Byte parameter Int32 parameter
private static void Test1() { for (int i = 0; i < 100000; i++) ByteMethod(0); } private static void ByteMethod(byte b) { } private static void Test2() { for (int i = 0; i < 100000; i++) IntMethod(0); } private static void IntMethod(int i) { }
1,438.9812 ms
1,434.6358 ms
1,431.9616 ms
1,430.8419 ms
1,431.9995 ms
1,427.5788 ms
Average gain: 5.0528 ms

Shifting vs. dividing.

Shifting is very easily to implement in hardware (using flip-flops), while division is much more difficult to realize. Thus it is not surprising that the further is faster.

Shifting Dividing
private static void Test1() { int a = 0, b = 0; for (int i = 0; i < 100000; i++) b = a >> 1; } private static void Test2() { int a = 0, b = 0; for (int i = 0; i < 100000; i++) b = a / 2; }
921.2823 ms
921.1136 ms
920.4909 ms
991.2865 ms
990.5353 ms
990.4636 ms
Average gain: 69.7995 ms

Odd number testing.

The remainder of division is a bit faster to get than the quotient, but masking is way faster than shifting. So examining the last bit has a clear favorite:

Modulo Masking
private static void Test1() { int a = 0, b = 0; for (int i = 0; i < 100000; i++) a = b % 2; } private static void Test2() { int a = 0, b = 0; for (int i = 0; i < 100000; i++) a = b & 1; }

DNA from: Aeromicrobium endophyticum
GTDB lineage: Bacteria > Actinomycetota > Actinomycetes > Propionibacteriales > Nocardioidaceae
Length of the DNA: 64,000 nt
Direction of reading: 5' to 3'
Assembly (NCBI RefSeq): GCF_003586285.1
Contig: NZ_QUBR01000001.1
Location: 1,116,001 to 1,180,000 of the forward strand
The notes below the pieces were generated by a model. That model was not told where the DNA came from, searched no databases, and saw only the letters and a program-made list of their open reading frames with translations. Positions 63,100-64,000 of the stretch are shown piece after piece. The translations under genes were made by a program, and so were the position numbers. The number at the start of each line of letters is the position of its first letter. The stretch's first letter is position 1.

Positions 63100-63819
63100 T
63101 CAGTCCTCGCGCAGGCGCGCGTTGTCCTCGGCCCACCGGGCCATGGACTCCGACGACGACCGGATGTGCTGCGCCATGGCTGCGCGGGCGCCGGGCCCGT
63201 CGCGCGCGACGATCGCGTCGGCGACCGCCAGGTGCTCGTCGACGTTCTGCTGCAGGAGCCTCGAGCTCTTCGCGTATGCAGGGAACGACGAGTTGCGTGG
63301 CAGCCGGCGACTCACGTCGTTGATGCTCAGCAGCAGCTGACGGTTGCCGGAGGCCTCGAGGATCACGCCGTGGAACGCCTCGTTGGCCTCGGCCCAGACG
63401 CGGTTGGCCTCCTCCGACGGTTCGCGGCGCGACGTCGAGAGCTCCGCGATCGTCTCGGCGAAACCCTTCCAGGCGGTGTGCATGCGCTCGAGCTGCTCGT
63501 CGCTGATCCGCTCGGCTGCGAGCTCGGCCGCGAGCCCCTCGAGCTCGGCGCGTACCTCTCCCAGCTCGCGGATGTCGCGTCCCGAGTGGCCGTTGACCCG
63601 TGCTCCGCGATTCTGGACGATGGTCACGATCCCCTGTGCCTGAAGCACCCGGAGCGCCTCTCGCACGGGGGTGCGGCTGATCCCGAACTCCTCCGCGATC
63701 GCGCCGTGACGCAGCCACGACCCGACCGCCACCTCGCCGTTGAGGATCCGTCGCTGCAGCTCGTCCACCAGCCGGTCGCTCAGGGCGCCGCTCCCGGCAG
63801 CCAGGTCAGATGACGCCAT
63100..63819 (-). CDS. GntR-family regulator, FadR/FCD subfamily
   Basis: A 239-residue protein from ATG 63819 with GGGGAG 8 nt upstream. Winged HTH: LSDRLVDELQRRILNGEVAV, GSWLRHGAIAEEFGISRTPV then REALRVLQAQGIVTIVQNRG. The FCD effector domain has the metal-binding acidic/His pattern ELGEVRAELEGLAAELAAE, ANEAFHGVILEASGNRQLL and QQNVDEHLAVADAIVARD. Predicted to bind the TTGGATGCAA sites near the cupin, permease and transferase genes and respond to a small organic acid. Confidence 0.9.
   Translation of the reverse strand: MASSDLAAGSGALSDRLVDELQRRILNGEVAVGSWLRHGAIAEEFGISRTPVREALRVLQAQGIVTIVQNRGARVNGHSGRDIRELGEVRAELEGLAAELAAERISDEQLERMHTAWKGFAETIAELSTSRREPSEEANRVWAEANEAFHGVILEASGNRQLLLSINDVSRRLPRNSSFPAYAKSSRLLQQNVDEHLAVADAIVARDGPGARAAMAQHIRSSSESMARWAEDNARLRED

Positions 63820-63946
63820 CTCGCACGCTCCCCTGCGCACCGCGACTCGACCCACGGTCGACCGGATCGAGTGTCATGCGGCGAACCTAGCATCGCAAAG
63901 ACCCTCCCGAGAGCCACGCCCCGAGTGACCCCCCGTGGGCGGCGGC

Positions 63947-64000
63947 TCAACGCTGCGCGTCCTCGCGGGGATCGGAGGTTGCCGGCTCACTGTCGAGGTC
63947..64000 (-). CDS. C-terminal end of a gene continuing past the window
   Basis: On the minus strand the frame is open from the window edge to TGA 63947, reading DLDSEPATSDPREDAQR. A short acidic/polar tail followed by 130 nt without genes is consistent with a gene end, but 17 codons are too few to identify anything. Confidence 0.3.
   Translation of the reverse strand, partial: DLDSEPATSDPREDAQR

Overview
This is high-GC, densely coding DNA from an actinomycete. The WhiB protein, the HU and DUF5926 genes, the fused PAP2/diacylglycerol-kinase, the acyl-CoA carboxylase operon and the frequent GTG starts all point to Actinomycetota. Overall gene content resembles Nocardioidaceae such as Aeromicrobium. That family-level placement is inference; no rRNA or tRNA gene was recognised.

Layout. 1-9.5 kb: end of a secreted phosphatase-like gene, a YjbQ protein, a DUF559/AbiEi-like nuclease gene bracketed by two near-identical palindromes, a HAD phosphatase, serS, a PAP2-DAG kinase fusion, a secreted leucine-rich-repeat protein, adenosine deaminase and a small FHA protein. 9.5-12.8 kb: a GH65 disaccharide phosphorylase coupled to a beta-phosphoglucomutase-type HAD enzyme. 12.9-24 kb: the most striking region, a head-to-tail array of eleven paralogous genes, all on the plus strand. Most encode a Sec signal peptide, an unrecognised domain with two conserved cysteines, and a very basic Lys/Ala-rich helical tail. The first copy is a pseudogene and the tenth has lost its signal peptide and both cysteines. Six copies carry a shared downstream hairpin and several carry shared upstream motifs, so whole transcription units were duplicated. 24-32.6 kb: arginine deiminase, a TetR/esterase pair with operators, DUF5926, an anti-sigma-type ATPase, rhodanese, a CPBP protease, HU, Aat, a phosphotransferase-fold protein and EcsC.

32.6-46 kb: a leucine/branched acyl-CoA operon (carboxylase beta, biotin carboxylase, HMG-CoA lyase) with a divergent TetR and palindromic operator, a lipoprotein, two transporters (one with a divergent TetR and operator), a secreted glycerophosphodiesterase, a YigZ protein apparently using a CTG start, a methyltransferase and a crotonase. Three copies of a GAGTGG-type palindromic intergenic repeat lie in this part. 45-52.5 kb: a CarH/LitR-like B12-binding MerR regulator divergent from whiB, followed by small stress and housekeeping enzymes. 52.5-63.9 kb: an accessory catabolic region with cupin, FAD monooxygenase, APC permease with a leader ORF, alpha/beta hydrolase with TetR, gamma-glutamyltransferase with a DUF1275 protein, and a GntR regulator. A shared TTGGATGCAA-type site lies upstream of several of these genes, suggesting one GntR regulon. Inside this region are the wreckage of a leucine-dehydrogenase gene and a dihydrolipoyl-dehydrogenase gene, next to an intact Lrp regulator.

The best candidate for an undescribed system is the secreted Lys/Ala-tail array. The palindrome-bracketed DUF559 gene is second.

985.8108 ms
985.4435 ms
984.9099 ms
900.0148 ms
899.3200 ms
899.3257 ms
Average gain: 85.8346 ms


So here it is. How much is foreach faster than for? For those who don't know why, the foreach needs to create an instance of an enumerator, and every cycle its MoveNext() method is called and Current property read.

static byte[] array = new byte[100000];
For Foreach
private static void Test1() { int a = 0; for (int i = 0; i < 100000; i++) a = array[i]; } private static void Test2() { int a = 0; foreach (int value in array) a = value; }
1,207.0700 ms
1,205.8343 ms
1,205.6557 ms
1,431.5822 ms
1,430.1819 ms
1,430.3134 ms
Average gain: 224.5058 ms

Swapping variables.

Until recently I thought that swapping variables using xor is cool. Then, at university I was told that there are people who think that swapping variables using xor is cool. Though usually slower. Damn – indeed. (I still keep the right to think that swapping pointers to large objects using xor is cool.)

Xor Temporary variable
private static void Test1() { int a = 0, b = 0; for (int i = 0; i < 100000; i++) { a = a ^ b; b = a ^ b; a = a ^ b; } } private static void Test2() { int a = 0, b = 0; for (int i = 0; i < 100000; i++) { int c = b; b = a; a = c; } }
1,409.4336 ms
1,408.6215 ms
1,408.3136 ms
1,116.5805 ms
1,115.8080 ms
1,115.7313 ms
Average gain: 292.7497 ms

Field vs. property.

The second obvious thing after the foreach stuff is to prefer fields to properties (properties are compiled into to get_ resp. set_ methods), but I hadn't realized the difference is that significant. It's like 12 μs per single call!

static Test test = new Test(); class Test { public int Field; public int Property { get { return Field; } } }
Field Property
private static void Test1() { int a = 0; for (int i = 0; i < 100000; i++) a = test.Field; } private static void Test2() { int a = 0; for (int i = 0; i < 100000; i++) a = test.Property; }
1,106.4459 ms
1,104.4360 ms
1,104.3929 ms
2,277.5279 ms
2,281.7123 ms
2,281.3857 ms